The boy has discovered YouTube. With the aid of content filtering in several forms, he’s watched a lot of LEGO and Hotwheels videos, as well as the usual CBBC iPlayer stuff. So I thought it was time to introduce him to one of my favourite YouTube videos from a bygone era, All Your Base Are Belong To Us.
If you’ve just clicked the link and watched the video, it will make precious little sense to you so I will try to explain. Back in the day, the vast majority of awesome console games came out of Japan- you know the home of Sony, Nintendo and Sega (among others). Over here in the UK we battled manfully with our home computers, and some of them had a great selection of games, but none really lived up to the oompf of the likes of the SNES or Megadrive (yes I’m that old).
These consoles made their way over to our shores and were lapped up, even though the regional optimization was shocking. Games actually ran slower in the UK than they did in Japan due to different TV standards- we ran at 50hz, Japan at 60hz, and while it was possible to optimize games to run at full speed in the UK, hardly anybody bothered. Not that we noticed most of the time. The other area where locationisation was skipped was the translation from Japanese to English. Nemesis’ (Gradius) floating orbs (see left), were for some reason translated as “Option” originally. Makes no sense to me. Ghostbusters had this as it’s end game congratulation message: “Conglaturation! You have completed a great game. And prooved the justice of our culture. Now go and rest our heroes!” DoDonPachi also threatened to prosecute people to “the full extent of the jam“ if they pirated the game. Of course the greatest mistranslation of all time is Nintendo’s first Mario game, starring Mario and a gorilla but definitely no Donkey but called Donkey Kong.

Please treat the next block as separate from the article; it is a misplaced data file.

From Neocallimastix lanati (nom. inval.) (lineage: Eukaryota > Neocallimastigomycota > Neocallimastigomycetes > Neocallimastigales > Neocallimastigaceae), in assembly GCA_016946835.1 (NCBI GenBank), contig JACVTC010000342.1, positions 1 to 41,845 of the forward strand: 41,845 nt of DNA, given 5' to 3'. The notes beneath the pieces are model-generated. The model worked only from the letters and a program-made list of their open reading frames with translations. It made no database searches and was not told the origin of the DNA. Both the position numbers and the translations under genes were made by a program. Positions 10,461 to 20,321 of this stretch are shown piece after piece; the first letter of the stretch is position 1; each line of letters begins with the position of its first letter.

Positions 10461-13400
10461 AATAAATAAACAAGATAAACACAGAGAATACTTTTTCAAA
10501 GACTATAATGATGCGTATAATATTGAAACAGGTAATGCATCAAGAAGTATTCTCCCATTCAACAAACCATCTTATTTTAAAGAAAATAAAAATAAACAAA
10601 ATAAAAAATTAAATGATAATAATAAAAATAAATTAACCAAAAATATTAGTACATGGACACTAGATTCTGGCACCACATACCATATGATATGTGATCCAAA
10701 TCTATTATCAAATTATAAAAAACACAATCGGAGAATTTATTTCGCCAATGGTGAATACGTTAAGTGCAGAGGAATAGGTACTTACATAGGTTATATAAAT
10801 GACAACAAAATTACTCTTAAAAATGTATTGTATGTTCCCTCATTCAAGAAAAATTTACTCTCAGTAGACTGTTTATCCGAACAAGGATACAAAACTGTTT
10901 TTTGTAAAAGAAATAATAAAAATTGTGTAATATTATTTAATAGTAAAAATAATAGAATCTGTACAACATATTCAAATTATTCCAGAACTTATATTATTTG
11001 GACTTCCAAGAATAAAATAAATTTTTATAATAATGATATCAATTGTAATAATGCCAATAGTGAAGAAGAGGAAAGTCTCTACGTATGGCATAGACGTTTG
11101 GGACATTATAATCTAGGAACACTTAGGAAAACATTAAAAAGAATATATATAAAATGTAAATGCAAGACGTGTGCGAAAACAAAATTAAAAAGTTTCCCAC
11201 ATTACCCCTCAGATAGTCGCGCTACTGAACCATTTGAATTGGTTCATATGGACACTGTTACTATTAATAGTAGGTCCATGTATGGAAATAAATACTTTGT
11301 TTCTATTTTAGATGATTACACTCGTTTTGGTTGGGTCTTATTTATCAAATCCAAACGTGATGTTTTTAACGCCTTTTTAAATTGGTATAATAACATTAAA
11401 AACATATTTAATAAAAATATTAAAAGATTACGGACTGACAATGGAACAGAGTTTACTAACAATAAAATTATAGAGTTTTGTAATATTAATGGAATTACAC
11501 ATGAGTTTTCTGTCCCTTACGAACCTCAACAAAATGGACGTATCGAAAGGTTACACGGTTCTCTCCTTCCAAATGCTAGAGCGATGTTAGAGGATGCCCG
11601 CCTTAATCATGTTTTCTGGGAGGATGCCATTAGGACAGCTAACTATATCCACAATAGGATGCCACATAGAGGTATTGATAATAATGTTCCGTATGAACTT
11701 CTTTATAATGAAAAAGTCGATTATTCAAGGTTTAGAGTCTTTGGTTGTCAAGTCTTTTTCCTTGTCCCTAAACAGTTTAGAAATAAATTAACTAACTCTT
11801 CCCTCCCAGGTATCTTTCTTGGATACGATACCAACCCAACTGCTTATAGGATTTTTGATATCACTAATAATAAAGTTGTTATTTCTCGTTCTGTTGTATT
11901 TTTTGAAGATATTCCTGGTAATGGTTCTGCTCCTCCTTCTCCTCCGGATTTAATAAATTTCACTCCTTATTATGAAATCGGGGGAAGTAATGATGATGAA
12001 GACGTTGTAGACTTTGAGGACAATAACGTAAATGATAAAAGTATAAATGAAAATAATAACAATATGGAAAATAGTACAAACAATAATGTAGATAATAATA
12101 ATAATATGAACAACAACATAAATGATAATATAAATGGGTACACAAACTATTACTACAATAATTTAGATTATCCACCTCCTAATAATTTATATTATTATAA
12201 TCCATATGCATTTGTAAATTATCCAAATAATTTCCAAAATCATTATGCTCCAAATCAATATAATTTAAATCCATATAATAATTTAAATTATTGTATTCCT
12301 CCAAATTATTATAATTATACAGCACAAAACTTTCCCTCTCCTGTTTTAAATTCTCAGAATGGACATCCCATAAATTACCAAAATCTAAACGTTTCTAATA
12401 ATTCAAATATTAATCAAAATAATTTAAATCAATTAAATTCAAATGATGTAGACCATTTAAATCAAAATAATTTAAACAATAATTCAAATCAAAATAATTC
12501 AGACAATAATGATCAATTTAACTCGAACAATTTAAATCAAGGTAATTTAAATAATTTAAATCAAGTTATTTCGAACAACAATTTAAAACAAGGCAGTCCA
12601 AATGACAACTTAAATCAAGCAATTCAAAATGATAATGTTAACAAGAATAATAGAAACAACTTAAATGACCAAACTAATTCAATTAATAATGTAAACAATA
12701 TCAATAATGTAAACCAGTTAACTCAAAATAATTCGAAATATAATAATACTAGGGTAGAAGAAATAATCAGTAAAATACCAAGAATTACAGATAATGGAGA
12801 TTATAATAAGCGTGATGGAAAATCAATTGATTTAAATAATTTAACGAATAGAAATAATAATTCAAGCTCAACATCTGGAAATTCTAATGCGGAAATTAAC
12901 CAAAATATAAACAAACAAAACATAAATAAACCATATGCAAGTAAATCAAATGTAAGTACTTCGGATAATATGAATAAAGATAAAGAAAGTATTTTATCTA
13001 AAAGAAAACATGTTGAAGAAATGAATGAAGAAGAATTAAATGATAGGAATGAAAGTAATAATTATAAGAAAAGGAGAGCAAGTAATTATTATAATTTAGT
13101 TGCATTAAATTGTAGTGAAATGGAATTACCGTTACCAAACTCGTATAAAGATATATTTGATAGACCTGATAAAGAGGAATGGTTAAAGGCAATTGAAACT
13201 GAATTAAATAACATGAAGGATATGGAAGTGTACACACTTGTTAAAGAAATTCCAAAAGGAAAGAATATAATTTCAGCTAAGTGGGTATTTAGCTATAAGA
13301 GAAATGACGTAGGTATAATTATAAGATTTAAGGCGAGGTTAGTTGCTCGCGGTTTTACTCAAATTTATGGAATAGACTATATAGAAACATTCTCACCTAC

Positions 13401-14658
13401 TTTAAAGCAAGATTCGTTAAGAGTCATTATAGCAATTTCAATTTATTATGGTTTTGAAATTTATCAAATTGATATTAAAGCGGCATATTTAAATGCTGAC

But the best had to be the translation for Zero Wings on the Megadrive. It was so astonishingly bad, someone went to extraordinary lengths to turn it into a video. The original exchange was translated to this:
Mechanic: Somebody set up us the bomb.
Operator: Main screen turn on.
CATS: All your base are belong to us.
CATS: You have no chance to survive make your time.
Captain: Move ‘ZIG’.
Captain: For great justice.
So obviously I showed it to the boy, expecting him to find it funny. After all, it has music, some video game stuff and is only 4 minutes long. In fact it had all the ideal ingredients for a small boy to find captivating. But it failed miserably to amuse him, and that failure got worse as I dug myself into a deeper hole trying to explain why it was funny. As I explained more and more, I began to realise that the more you seek to analyse why somethings are funny, the more the humour drains utterly away from them.
So I gave up and decided to watch some Horrible History songs with him instead. At least we both find those funny.